A thunderstorm descended upon the southeastern coastal town of Kronoback, Sweden, in the spring of 1885 as poet and preacher Carl Boberg made his way home from church one warm afternoon. Although he was temporarily caught in the rain, by the time he reached his house, the rolling storm had already moved on. His office faced the town’s sprawling bay, and he opened the windows to let in the smell of fresh rain mixed with the calm breeze. Church bells rang softly in the distance, and the glow of sunlight reflected off the water as birds chirped and took flight.
As Boberg was also a member of the Swedish Parliament, his penchant for writing poetry and preaching the gospel came in handy more than his diplomatic skills in this particular instance. Inspired by the understated grandeur of the moment, he fused nature’s beauty with God’s word and wrote the poem “O Store Gud.”
A Swedish Poem Travels Europe
After the poem was published in a local newspaper, readers became inspired by its spiritual message. As more and more locals shared the artistic work, the words were eventually set to music. An old folk melody was paired with the stanzas, and just a few years after the poem’s first publication in 1886, worshippers were singing it in churches throughout southeastern Sweden.
The song’s uplifting message, which centers around praising God for his loving grace and awesome power, soon made its way throughout Europe and was translated into multiple languages, including a popular German rendition. This in-demand rendition eventually even made its way to Russia for translation.
While Europe had been singing versions of “O Store Gud” for years, the first American translation didn’t happen until 1925. Thanks to the work of Illinois professor E. Gustav Johnson, the song was brought to American churches and named “O Mighty God.”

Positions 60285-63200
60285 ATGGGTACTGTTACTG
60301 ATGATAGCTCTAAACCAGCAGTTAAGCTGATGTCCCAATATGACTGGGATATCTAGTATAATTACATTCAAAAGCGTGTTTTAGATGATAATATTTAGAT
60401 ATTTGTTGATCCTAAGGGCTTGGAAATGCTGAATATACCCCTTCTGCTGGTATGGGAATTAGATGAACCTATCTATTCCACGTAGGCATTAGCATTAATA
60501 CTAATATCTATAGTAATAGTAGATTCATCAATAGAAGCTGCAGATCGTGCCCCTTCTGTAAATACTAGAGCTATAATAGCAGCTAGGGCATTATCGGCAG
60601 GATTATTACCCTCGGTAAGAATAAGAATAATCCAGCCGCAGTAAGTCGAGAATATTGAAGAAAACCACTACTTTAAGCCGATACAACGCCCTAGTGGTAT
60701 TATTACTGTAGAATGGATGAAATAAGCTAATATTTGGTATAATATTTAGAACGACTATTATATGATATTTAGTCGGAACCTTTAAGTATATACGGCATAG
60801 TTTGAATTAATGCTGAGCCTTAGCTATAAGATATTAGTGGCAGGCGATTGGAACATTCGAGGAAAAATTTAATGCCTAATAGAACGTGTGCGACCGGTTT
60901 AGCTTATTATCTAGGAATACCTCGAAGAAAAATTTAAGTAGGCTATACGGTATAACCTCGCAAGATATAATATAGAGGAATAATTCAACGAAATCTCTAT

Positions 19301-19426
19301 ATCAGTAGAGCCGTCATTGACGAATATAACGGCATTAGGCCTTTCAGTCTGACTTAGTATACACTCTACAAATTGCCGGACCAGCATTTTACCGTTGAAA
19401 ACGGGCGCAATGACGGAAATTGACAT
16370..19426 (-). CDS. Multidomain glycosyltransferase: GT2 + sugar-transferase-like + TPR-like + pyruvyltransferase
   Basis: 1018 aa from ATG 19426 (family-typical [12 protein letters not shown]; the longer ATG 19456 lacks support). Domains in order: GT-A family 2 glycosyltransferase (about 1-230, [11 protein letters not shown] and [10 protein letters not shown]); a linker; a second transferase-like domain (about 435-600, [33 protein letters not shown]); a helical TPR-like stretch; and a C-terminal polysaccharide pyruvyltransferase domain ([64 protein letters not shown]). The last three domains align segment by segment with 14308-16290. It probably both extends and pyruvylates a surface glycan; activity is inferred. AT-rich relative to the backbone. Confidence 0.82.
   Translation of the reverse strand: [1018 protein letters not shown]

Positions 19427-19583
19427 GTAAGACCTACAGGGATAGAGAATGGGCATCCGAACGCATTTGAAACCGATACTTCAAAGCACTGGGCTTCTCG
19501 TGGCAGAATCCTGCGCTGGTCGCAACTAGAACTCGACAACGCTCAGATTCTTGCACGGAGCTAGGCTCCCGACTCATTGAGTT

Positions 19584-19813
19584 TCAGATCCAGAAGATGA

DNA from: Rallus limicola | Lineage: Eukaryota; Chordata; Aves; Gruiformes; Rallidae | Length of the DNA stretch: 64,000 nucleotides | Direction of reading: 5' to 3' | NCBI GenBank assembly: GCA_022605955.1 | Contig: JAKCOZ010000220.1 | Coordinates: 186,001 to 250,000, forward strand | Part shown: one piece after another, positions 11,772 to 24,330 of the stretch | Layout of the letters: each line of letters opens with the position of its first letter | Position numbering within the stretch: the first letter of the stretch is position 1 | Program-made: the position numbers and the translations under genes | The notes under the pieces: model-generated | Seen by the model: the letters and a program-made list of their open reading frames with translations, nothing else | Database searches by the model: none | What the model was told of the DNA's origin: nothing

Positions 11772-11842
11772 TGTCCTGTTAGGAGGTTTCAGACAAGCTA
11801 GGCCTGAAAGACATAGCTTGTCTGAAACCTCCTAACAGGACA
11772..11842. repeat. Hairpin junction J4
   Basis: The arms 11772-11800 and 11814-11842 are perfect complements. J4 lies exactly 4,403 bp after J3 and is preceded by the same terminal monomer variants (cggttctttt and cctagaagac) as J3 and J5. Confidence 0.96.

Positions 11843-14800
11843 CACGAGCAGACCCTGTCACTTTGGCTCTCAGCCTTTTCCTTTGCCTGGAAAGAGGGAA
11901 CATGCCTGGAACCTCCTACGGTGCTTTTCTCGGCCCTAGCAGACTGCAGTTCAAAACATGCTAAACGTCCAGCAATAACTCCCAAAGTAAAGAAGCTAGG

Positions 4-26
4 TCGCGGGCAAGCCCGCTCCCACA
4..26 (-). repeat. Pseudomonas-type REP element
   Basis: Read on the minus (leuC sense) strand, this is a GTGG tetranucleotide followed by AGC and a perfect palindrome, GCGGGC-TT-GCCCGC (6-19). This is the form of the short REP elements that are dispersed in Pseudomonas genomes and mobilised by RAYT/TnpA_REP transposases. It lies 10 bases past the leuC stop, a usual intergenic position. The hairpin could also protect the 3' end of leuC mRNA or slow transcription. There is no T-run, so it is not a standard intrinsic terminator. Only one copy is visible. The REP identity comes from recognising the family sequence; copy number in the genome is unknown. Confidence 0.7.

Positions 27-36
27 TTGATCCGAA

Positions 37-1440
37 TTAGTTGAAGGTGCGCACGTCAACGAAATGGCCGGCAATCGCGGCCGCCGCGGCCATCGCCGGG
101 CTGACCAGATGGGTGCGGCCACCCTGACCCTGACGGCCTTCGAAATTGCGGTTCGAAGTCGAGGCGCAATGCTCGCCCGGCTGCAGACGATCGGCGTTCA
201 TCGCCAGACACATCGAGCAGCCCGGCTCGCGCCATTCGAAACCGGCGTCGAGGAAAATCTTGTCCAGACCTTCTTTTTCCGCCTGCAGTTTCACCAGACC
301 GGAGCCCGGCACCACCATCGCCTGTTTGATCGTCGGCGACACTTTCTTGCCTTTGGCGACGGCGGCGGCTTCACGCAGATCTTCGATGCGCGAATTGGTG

A Moving Reinterpretation
While traveling, Hine kept journals and wrote about his experiences, not wanting to forget details of how Christians in other parts of the world worshiped and how those differed from his own experiences in his home country. During one of his early trips, Hine heard a group of worshippers singing the Russian-translated version of “O Store Gud,” known as “Great God,” and he was so moved by their performance that the song stuck with him for years.
Stanzas of his own took shape via his writings. He soon began putting these words to melody, building off the hymn’s original music but updating it with a more contemporary approach.
One of his most pivotal experiences happened while visiting a rural Ukrainian village where most of the townspeople were never taught how to read. However, one villager had managed to learn by studying scripture, and she went on to share the words of the Bible with her neighbors. This grassroots sharing of God’s message turned into regular Bible study meetings for the villagers. And when Stuart and Mercy walked around the remote town one day, they heard the group shouting and singing from inside one of the homes. Hine struck up a conversation with the group and was so moved by their demonstrative ceremony of repentance that he began jotting down phrases he heard them shouting as they praised God and asked for forgiveness.
The British missionary turned these notes into verses, and his favorite phrase in particular, “How great thou art,” became the new work’s title.
A Lasting Legacy
When Hine published “How Great Thou Art” in a Russian magazine in 1949, he never imagined that the song would take the world by storm, just as a sudden storm had acted as inspiration for Boberg on that fateful spring day in 1885.
Throughout the latter part of the 20th century, “How Great Thou Art” was integrated into church services because of its popularity with congregations, and it ultimately became a central piece in church hymn books throughout America.
In the 1950s, the praise song reached worldwide fame when popular preacher Billy Graham used it as his signature song during a series of sermons in Europe and North America.
One of the most moving contemporary performances of the piece was passionately delivered by Christian country singer Carrie Underwood in 2011 for a televised Academy of Country Music special. After its airing, her recording of “How Great Thou Art” took the top spot on the iTunes gospel chart and is now recognized as one of her biggest hits.
To this day, “How Great Thou Art” is recognized as one of Christian music’s most popular gospel songs, second only to the traditional hymn “Amazing Grace.”
Hine’s “How Great Thou Art” transformed Boberg’s original poem set to folk music and relegated to church congregations and gave populations across the world a deeply affecting worship song that anyone can cling to in times of praise and need.